January 2011

Social Media Branding for Artists - Part 2

Your Social Media Profile - 5 Recommendations

In Part 1 of this series we established that even artists do have brands and I listed a few famous examples. You may be thinking, "yes, but I'm not famous". That may be so,  not yet. But as Dan Schawbel notes in his post on Mashable.com:

Many people think that personal branding is just for celebrities such as Paris Hilton or Britney Spears, yet each and every one of us is a brand. Personal branding, by definition, is the process by which we market ourselves to others. As a brand, we can leverage the same strategies that make these celebrities or corporate brands appeal to others. We can build brand equity just like them.

So, to make the most of your Social Media Marketing efforts your "social profile" should accurately and consistently reflect who you are as a person and an artist. Here are five recommendations,  the basic elements,  that your profile should include.

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The Artist's Way and Morning Pages

I was attending a workshop for songwriters this past weekend and the subject of creative blocks came up. Everyone in the arts that I have ever known, famous or not so much, have experienced or worry about creative block. Writer's call it "writers block" but we all know what it means... The muse has forsaken us for another.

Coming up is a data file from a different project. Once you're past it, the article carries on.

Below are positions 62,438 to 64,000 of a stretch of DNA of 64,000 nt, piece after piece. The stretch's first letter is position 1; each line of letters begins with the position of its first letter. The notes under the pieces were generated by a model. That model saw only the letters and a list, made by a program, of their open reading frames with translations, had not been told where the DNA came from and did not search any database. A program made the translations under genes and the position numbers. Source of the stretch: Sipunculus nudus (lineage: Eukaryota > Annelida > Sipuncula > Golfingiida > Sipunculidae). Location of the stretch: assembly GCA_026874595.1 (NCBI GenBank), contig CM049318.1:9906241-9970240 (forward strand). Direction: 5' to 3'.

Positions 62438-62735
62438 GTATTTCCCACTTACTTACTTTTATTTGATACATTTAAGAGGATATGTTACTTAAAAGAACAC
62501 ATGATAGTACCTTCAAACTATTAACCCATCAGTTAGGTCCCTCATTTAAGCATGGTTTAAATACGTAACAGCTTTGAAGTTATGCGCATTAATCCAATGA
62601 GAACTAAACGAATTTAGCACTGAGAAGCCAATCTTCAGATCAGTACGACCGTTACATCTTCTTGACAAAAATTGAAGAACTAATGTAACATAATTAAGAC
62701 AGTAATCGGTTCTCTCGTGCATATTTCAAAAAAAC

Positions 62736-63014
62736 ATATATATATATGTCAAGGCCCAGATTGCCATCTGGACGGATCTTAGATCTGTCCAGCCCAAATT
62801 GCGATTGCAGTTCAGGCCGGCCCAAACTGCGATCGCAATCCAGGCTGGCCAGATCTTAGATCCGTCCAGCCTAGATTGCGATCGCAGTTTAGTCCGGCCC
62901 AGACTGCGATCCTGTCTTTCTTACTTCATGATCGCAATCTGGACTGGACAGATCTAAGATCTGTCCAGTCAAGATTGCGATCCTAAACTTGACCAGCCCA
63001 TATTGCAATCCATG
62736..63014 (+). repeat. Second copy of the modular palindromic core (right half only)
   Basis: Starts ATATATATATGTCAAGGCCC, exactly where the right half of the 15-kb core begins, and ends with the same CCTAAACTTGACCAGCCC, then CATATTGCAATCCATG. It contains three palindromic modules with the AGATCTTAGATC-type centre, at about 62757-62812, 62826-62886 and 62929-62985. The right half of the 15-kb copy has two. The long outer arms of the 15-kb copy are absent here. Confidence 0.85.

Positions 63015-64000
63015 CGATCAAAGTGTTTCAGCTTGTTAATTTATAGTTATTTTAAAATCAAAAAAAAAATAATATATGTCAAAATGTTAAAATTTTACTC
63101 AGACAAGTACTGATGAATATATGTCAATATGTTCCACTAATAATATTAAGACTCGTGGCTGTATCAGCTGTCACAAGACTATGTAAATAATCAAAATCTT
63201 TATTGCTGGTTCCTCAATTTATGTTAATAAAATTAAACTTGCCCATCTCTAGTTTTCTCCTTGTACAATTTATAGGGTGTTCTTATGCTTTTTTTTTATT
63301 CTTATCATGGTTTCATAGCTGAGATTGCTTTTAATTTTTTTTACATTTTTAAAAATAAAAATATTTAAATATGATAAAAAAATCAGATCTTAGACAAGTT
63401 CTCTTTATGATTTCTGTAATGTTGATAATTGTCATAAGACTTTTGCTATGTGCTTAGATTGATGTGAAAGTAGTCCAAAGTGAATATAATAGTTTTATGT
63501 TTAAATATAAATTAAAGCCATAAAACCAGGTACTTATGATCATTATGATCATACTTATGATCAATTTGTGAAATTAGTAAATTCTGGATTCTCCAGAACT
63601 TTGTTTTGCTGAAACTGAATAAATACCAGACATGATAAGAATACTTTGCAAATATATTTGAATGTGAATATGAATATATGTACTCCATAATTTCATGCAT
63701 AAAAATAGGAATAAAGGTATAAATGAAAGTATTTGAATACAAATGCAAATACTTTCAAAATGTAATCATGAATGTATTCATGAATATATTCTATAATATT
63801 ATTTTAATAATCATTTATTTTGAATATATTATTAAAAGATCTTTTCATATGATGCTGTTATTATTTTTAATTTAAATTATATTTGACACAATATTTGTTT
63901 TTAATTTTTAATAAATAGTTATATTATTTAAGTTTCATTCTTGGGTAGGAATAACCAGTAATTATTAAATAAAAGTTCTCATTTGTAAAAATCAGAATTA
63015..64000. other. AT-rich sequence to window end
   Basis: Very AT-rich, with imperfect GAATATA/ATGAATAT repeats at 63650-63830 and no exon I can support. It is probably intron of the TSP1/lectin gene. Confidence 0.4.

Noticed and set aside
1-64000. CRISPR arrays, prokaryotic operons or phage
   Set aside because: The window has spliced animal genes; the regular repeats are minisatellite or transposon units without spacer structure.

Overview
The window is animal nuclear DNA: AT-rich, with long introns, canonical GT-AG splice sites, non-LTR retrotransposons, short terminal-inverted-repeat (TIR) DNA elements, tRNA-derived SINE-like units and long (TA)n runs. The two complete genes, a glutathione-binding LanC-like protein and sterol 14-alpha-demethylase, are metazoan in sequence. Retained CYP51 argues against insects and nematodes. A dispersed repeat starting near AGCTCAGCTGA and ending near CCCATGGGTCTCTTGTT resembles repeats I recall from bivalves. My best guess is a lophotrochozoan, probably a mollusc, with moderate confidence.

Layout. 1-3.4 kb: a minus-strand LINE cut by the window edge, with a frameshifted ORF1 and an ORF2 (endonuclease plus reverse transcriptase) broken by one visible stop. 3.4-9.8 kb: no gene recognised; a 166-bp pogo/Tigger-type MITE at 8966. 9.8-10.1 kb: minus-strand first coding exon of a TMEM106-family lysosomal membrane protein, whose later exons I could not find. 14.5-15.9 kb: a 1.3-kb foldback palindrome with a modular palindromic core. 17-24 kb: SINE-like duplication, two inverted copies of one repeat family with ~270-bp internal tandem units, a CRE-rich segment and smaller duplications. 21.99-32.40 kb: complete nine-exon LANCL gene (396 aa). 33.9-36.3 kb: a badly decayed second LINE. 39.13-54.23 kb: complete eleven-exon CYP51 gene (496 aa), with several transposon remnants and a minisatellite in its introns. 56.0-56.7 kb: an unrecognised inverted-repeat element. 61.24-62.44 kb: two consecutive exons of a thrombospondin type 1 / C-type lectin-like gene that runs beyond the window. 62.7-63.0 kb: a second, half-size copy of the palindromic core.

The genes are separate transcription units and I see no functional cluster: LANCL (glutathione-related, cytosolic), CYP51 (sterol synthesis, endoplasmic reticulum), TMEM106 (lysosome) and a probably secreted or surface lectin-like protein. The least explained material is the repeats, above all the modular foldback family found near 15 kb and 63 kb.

One of the instructors in the workshop mentioned the work of Julia Cameron, a writer of thirty books and former spouse of Martin Scorsese. One of her books is called "The Artist's Way Morning Pages Journal" which I haven't read yet and will report on later after I do. From what I understand it's all about creative rediscovery and includes tools and exercises to help you get those creative ideas and juices flowing again.

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What the Web of Tomorrow Will Look Like

Ben Parr writes a weekly column about social media trends on Mashable, a great site for those interested in social media. This week's column is titled: What the Web of Tomorrow Will Look Like: 4 Big Trends to Watch and it's well worth reading.

I have been talking about how the future of the web will be changing in the very near future with just about anyone who would listen to me for some time. The article by Ben Parr sums it up about as well as I have seen in easy to understand, non-technical terms.

So, how does all this web future "stuff" apply to visual artists?

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Why should a visual artist blog?

A friend recently asked, "I'm a visual artist, why should I write a blog and if I did what would I write about?". Those are good questions. The first one is pretty easy for me to answer, the second takes a little more thought.

It's about building an audience

As visual artists we like to think that our work "speaks" for itself. That indeed may be true but if no one sees that work it's message may not reach the audience it deserves. If you are in the business of art, meaning you want to sell your work, or even if you just want people to see it, then a blog is an effective way to share your motivation, experiences, travels, expertise and, not least of all, your art work with a larger audience. Simply put, it's an opportunity to connect with a wider audience and build a community of those that are interested in you, your work and your art career.

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